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Loewenstein, R.M. (1957). A Contribution to the Psychoanalytic Theory of Masochism. J. Amer. Psychoanal. Assn., 5:197-234.

(1957). Journal of the American Psychoanalytic Association, 5:197-234

A Contribution to the Psychoanalytic Theory of Masochism

Rudolph M. Loewenstein, M.D.


When we speak of masochism we refer to a tendency to seek physical or mental suffering in order to achieve, be it consciously or not, sexual gratification in the widest sense. Quite apart from their clinical importance, these phenomena are so challenging because they seem to contradict a basic characteristic of the human mind: the trend to avoid pain and unpleasure, i.e., the pleasure principle. Indeed, to some masochists "physical or mental suffering at the hands of the sexual object is a condition" for sexual gratification (Freud, 32). Because of this paradox, one might expect that the study of masochism should also lead to interesting considerations dealing with the problems of the human mind when faced with some painful realities of the external and internal world.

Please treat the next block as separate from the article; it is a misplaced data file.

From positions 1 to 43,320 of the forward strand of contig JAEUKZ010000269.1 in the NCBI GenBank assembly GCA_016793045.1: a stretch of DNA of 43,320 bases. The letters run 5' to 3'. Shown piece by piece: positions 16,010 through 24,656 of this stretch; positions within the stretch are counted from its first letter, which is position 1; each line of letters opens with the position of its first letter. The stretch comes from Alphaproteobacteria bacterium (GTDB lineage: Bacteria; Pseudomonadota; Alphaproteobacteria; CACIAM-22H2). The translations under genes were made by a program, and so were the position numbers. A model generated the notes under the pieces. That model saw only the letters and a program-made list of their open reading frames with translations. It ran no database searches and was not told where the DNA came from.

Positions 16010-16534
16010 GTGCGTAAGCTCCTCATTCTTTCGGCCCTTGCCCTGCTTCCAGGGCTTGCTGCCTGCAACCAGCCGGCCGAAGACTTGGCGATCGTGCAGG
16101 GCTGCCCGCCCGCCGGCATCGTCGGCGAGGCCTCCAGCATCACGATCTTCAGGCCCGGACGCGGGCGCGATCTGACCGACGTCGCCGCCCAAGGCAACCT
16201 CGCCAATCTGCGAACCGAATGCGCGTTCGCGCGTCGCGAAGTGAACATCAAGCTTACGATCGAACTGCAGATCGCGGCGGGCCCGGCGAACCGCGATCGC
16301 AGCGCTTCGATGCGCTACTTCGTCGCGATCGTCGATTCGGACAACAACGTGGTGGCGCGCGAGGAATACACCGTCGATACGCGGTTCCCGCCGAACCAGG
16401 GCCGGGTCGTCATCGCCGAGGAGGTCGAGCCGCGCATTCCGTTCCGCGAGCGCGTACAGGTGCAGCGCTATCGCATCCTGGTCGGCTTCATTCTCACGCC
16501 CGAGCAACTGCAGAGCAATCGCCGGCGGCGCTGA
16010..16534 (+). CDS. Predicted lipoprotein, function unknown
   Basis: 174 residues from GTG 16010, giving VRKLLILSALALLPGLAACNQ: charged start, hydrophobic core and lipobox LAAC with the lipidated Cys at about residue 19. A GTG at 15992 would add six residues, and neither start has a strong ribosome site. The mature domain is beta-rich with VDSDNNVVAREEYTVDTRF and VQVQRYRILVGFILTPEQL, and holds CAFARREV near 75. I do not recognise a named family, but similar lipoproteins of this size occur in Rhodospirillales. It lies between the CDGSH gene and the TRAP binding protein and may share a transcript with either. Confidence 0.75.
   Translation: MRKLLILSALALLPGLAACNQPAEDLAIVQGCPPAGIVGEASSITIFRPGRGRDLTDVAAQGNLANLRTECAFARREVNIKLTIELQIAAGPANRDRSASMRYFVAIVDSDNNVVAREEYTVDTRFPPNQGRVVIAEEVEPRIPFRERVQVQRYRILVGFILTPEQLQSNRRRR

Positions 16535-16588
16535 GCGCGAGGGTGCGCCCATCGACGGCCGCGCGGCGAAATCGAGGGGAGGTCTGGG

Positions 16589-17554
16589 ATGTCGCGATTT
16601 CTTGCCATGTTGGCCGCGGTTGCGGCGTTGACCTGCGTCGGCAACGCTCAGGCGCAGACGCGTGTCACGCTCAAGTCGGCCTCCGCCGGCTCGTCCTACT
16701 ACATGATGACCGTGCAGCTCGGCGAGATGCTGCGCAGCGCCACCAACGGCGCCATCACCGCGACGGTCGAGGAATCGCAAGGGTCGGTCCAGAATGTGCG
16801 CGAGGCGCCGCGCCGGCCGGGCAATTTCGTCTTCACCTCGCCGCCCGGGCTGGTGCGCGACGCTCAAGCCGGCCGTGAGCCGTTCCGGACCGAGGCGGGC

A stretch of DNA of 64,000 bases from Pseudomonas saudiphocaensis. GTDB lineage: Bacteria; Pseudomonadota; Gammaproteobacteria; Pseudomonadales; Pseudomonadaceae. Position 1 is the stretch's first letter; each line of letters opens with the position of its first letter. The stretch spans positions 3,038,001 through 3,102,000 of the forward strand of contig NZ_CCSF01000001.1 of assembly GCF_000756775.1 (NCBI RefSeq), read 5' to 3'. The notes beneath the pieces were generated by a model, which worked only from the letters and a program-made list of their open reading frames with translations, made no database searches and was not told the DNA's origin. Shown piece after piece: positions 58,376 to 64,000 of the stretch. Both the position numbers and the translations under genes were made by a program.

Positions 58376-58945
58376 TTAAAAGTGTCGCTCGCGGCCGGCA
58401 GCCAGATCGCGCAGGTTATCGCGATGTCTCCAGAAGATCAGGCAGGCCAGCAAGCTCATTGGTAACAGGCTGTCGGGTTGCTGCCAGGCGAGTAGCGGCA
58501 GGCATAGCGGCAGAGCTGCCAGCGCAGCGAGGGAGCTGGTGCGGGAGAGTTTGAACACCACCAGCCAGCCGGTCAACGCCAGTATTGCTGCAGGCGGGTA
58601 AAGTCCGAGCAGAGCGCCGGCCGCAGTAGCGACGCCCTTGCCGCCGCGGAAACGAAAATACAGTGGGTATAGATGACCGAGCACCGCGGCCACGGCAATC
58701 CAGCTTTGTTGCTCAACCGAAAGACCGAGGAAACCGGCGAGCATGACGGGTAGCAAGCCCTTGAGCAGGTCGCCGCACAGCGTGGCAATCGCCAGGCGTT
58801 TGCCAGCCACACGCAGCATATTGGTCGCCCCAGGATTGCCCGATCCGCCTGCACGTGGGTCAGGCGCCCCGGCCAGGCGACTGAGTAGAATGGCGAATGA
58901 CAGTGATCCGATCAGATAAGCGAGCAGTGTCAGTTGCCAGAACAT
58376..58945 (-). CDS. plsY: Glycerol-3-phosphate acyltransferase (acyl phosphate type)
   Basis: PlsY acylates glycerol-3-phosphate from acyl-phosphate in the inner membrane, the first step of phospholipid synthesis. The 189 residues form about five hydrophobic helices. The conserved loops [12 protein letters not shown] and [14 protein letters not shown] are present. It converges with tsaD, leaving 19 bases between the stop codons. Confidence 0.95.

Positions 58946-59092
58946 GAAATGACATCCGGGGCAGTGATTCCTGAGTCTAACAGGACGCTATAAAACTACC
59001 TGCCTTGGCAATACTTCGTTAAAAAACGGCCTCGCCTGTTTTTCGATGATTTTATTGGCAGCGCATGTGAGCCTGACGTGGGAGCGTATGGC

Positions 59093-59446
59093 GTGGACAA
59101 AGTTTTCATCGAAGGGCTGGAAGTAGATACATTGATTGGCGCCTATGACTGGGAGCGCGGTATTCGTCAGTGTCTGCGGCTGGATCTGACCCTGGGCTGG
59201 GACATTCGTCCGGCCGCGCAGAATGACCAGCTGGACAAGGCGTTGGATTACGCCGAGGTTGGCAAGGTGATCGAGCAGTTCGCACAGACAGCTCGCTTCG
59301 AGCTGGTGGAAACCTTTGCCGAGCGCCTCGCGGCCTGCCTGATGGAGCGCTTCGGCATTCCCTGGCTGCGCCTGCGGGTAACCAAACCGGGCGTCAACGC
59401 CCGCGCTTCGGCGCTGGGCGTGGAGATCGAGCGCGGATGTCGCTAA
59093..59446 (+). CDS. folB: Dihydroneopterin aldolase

In "The Economic Principle in Masochism" Freud (36) noted that masochism "comes under our observation in three shapes: as a condition under which sexual excitation may be roused; as an expression of feminine nature; and as a norm of behavior."

Theoretical considerations on masochism thus can deal with several types of problems. The first and the comparatively best known of these are the cases of masochistic perversion. They have been most widely studied clinically; they were well described already in pre-Freudian psychiatric literature, and psychoanalytic research has contributed substantially to their elucidation.

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